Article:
Regarding the updated version of your question, the problem is that there is still some attempt being made inside Plot to evaluate the function symbolically, leading to the error messages from FindMinimum requiring a numerical starting point, not a symbolic one.

This kind of thing happens a lot, and the most common way to fix it is to define the function only for numerical values of the plot variable. This is done by adding ?NumericQ to the pattern for the last variable in eislminx:

ClearAll[eislminx];
eislminx[b_, e0_, g_, gamma_, p_, epsilon_, n2_?NumericQ] :=
Module[{minxzwischen, minx, x},
(minxzwischen =
FindMinimum[{eisl[b, e0, g, gamma, p, epsilon, n2, x], 0 < x},
x];
minx = x /. minxzwischen[[2]];
eisl[b, e0, g, gamma, p, epsilon, n2, minx])]

Plot[eislminx[10, 1, 0.7, 0.3, 4.9, 0.05, n2], {n2, 0, 10},
MaxRecursion -> 1, PlotRange -> {-.93, -.82}]


This makes sure that that eislminx will not be entered unless the variable n2 has a numerical value.

In Plot, I also replaced the choice of PlotPoints (which only provides a starting value for the mesh) by a setting for MaxRecursion. Alternatively, when I want more control over the points at which to evaluate the plot function, it's sometimes better to do this:

ListLinePlot[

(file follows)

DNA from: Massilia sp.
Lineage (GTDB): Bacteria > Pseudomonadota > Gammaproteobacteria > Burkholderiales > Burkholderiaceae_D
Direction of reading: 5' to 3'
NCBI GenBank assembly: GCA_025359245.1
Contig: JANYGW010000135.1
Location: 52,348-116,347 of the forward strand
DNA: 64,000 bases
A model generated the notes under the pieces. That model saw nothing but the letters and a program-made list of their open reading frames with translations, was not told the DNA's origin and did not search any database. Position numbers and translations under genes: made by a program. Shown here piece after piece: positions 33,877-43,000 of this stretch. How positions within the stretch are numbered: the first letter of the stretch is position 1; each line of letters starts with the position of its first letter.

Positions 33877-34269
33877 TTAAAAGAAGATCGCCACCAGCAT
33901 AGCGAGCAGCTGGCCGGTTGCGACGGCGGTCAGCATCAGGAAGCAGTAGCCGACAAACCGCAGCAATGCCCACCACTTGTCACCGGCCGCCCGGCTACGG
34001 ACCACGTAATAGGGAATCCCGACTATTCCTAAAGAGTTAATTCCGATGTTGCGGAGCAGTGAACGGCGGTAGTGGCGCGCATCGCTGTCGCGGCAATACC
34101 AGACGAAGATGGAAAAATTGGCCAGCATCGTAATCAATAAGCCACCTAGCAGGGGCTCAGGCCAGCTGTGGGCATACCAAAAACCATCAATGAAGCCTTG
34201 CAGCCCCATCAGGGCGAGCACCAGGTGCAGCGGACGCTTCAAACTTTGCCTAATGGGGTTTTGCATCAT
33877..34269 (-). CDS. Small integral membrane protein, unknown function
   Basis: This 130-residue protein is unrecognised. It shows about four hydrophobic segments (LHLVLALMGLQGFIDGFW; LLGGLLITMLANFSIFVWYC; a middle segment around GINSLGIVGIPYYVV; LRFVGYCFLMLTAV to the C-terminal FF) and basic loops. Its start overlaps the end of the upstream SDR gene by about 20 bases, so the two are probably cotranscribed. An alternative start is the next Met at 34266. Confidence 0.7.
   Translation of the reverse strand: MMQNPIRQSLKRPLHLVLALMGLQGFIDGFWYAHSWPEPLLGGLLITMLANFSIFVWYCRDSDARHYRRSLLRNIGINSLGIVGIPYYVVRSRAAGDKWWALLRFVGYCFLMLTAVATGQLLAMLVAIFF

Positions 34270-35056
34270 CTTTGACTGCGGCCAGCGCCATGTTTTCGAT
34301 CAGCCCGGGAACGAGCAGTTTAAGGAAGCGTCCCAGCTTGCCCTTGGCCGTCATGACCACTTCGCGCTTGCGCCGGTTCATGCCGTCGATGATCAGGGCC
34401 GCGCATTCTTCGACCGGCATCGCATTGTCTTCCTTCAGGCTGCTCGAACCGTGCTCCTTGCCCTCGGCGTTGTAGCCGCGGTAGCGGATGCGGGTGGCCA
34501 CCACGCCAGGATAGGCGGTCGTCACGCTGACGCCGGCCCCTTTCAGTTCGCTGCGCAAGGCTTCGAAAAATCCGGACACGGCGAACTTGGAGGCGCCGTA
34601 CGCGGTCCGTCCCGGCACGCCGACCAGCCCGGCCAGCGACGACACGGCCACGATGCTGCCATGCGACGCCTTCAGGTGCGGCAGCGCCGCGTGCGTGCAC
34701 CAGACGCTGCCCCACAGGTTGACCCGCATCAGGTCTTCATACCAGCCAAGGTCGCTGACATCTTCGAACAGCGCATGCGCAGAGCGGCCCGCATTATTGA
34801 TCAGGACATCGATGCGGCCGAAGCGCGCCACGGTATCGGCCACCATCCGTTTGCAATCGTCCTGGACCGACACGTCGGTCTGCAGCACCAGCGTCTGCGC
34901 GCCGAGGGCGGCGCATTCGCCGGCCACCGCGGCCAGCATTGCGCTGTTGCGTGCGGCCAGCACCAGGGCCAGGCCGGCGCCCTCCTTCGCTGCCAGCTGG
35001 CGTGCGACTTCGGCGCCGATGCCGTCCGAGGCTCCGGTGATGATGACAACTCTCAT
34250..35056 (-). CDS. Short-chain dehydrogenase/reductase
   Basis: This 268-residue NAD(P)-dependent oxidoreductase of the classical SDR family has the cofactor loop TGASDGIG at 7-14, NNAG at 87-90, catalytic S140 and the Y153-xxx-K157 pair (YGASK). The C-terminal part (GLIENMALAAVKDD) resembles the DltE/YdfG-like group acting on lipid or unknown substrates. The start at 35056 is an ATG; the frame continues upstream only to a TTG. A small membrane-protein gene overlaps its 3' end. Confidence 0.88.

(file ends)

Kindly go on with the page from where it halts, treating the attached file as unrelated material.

Table[eislminx[10, 1, 0.7, 0.3, 4.9, 0.05, n2], {n2, 0, 10, .1}],
PlotRange -> {-.93, -.82}, DataRange -> {0, 10}]


which produces a plot that is indistinguishable from the above, but is based on a Table of rigidly defined values.

• Thanks, Jens. But your code isn't speeding up things compared to my last posted code without the function "Evaluate", your's is actually slower. Maybe i expressed myself in an unclear way, i tried to make that code work with the function Evaluate, because this function speeded up the process of the initial, simplified code sample, so i hoped it would do the same with the code at the end of my question. Without evaluate that code at the end of my question works fine, but is slow...but i don't know how to make it work with Evaluate Commented Jun 29, 2014 at 8:35
• I think my code is slower than your (without Evaluate) because I replaced PlotPoints by MaxRecursion. But I can't think of a way to make it faster (even though you could add Evaluate to my solution, the speed doesn't change). I thought you wanted to get rid of the error messages, and using ?NumericQ is the most speed-friendly way I know that does this.
– Jens
Commented Jun 29, 2014 at 17:11
• On my computer, the following is faster in the Plot command: PlotPoints -> 8, MaxRecursion -> 2
– Jens
Commented Jun 29, 2014 at 17:22
• Yes, i wanted to get rid of the error messages, and thanks again for that, Jens. Commented Jun 29, 2014 at 18:47